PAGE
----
A hot chocolate on  cold day. Taken on November 27, 2010.
A hot chocolate on cold day. Taken on November 27, 2010.

A New Mountain Bike Helmet

Back in the early days of mountain biking, bike helmets used to be bike helmets. Road cyclists were only just starting to put lids on and there were basically no sport-specific helmets. An XC mountain biker wore the same helmet as a road cyclist. Things have changed a lot in that regard. Mountain bikers today have a huge plethora of helmets to choose from; from lightweight XC helmets to full-face downhill helmets. For the three and a half decades I have been riding, I have primarily owned visorless road cycling helmets except for two Giro Exodus helmets, which were popular mountain bike helmets in early 2000. After those, I owned two Giro Atmos, three Aeon, and one Giro Synthe helmet. All of those are lightweight, well-vented lids you mostly see on the head of roadies.

My MTB helmet choices only started to shift with fat-biking. In the winter I no longer wanted something that lets a lot of air through. A warmer helmet that covers the head more protects one’s head better from wind and snow. My first fat-bike helmet was a Bern Brentwood, which I had bought years earlier as a helmet for my daily bike commute. It has served me well and is still being used on many of my fat-bike rides. For very cold or snowy days, I bought a Smith Vantage, a goggle-friendly ski helmet with ear pads and adjustable vents. So, when I'm out during a heavy snowstorm, I can completely close the front and back vents separately. On super cold days, it’s been amazing to head out with the Vantage on my head and a matching pair of Smith Optics goggles covering my eyes.

The Giro Aeon helmet I have been wearing for mountain biking has seen many years of use and abuse. It was time to replace it. This time, I’ve opted for a mountain-bike-specific helmet and picked a Smith Forefront 2. It falls into the most popular type of mountain bike helmets; open-face or half-shell helmets that sit a bit deeper on one's head, extending down the nape of the neck, with extra coverage around the temples. The Forefront 2 was released in 2018, so it's not a brand-new model. One of the big selling points for me are the channels on the front and rear of the helmet for eyewear storage. When I climb up a mountain, I usually take off my glasses and push them into the vents of my helmet. That works well on the front of the Giro Aeon as well as the Synthe, although the Synthe wears off the rubber padding of the earpieces over the years. The Koroyd construction of the Forefront 2 is said to reduce airflow, so ventilation isn’t as good as it could be. That Koroyd technology on the other hand has one benefit, bugs don’t end up crawling through one’s hair when they get trapped in a vent during a fast-speed descent through the forest. With my generally short hair, it may also better protect my head from the sun. It remains to be seen if the Forefront 2 will be too warm of a lid for summer rides. If there's one thing about summer, it's feeling hot. If so, there’s still an Aeon and a Synthe I can use. It may also turn out that the Forefront 2 will be my helmet of choice for warmer winter days.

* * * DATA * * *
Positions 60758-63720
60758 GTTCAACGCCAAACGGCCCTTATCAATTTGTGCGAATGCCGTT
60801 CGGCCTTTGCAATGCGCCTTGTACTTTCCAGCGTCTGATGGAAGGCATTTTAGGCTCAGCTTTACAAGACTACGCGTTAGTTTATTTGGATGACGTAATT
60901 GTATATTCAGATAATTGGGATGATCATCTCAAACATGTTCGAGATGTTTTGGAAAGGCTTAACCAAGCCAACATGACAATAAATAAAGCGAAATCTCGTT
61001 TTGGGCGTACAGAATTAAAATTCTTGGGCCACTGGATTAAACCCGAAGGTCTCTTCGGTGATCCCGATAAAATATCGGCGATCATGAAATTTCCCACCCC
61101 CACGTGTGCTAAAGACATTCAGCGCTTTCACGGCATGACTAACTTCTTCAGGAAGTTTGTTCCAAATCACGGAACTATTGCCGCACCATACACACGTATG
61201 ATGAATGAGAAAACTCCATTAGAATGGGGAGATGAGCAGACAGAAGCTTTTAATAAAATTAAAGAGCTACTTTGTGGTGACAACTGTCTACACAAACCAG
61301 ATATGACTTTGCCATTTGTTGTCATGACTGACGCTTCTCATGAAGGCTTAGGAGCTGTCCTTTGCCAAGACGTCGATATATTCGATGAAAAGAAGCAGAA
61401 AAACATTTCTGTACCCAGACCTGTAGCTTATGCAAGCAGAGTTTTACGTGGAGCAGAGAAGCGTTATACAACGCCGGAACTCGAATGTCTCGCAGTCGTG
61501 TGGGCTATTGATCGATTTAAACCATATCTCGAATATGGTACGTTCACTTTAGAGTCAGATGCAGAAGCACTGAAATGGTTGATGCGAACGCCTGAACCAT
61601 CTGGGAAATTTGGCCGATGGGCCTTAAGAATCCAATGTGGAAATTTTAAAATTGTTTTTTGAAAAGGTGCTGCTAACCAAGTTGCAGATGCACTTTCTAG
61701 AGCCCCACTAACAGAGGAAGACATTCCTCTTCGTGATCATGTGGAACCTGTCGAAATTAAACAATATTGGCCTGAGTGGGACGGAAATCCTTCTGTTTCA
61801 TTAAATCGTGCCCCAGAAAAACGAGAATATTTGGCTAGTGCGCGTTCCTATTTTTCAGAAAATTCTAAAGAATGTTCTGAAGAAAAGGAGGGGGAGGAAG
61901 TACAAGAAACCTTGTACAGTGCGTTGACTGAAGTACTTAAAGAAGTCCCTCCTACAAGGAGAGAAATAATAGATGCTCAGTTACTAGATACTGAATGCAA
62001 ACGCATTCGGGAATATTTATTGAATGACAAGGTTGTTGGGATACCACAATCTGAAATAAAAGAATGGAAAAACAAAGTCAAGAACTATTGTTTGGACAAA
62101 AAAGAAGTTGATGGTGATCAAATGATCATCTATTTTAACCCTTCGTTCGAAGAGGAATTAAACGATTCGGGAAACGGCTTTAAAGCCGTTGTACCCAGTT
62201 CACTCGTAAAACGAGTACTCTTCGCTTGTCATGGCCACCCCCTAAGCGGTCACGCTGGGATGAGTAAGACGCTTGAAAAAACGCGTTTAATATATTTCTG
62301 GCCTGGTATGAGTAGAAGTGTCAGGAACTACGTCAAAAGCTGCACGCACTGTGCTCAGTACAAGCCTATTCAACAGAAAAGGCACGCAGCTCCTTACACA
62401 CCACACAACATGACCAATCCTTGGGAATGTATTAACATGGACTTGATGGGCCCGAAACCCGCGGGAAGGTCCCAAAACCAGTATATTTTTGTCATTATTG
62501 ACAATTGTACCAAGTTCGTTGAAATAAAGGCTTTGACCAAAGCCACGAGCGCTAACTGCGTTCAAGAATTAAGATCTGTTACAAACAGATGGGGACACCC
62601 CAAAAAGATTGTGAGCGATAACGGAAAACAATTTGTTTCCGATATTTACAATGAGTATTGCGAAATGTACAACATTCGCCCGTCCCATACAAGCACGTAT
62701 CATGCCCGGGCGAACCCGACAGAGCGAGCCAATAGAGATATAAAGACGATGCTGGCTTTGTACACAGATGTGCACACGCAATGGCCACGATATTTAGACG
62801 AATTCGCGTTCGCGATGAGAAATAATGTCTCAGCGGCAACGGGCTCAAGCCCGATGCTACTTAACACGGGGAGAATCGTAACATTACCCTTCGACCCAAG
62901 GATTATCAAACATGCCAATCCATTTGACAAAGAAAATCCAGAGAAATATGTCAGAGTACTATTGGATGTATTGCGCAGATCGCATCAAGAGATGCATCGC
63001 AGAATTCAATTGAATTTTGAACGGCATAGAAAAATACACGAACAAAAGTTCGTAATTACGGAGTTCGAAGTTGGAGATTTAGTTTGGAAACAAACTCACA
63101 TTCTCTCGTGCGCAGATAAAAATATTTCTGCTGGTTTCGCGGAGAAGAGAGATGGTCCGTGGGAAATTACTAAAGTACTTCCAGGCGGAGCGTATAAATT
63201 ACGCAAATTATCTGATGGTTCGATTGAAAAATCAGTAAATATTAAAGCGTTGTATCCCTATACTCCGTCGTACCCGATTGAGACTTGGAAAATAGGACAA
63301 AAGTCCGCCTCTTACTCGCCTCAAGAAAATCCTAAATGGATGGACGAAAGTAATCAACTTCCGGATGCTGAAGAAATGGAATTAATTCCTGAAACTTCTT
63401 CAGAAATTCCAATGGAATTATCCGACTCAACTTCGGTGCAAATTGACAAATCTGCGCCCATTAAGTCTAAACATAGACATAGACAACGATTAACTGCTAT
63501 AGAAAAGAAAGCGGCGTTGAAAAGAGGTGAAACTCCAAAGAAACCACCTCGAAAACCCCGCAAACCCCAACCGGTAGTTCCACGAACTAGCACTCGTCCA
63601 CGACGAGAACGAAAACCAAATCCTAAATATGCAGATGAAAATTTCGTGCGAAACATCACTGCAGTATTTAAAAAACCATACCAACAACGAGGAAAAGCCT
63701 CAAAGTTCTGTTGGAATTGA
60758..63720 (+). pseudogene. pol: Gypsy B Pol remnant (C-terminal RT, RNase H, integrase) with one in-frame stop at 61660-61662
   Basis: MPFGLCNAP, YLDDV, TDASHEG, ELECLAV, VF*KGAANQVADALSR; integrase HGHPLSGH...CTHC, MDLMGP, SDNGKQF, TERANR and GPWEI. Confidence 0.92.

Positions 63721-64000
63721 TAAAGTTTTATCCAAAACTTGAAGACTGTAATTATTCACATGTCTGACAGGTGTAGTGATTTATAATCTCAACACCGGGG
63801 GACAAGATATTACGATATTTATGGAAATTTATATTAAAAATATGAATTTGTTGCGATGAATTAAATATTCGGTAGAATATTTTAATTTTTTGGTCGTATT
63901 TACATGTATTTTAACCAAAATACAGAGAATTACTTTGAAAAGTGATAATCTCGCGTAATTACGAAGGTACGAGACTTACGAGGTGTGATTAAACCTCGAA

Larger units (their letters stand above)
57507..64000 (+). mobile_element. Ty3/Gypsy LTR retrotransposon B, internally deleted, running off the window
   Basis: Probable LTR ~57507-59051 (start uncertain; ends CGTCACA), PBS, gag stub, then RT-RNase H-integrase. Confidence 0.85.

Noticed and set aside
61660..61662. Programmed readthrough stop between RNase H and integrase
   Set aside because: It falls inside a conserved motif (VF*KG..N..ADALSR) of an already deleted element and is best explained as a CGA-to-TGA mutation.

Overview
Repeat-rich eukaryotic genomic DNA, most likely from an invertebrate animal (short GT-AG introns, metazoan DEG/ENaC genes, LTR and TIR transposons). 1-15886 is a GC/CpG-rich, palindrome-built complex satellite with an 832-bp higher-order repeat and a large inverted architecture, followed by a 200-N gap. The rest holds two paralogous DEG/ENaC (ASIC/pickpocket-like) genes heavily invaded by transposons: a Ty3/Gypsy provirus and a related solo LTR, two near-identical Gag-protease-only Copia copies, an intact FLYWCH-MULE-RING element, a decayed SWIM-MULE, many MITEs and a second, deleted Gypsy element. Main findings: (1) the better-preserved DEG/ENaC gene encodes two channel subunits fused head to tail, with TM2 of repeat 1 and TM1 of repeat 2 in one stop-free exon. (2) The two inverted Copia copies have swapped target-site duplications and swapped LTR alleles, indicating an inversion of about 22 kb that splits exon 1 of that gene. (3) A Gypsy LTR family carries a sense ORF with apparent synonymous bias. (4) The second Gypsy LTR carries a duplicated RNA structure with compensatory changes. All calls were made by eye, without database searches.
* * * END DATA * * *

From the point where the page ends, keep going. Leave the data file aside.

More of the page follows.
HelmetColorYear purchased
Bern Brentwoodblack/gray/green2012
Giro Aeonblack/red/white2014
Giro Aeonblue2016
Giro Syntheblack/orange2016
Smith Vantagematte charcoal2018
Smith Forefront 2matte gravy2021

This article was updated on March 10, 2021

Patrick

Mountains are not stadiums where I satisfy my ambition to achieve, they are the cathedrals where I practice my religion; always on two wheels, no suspension and certainly no flipping motor.

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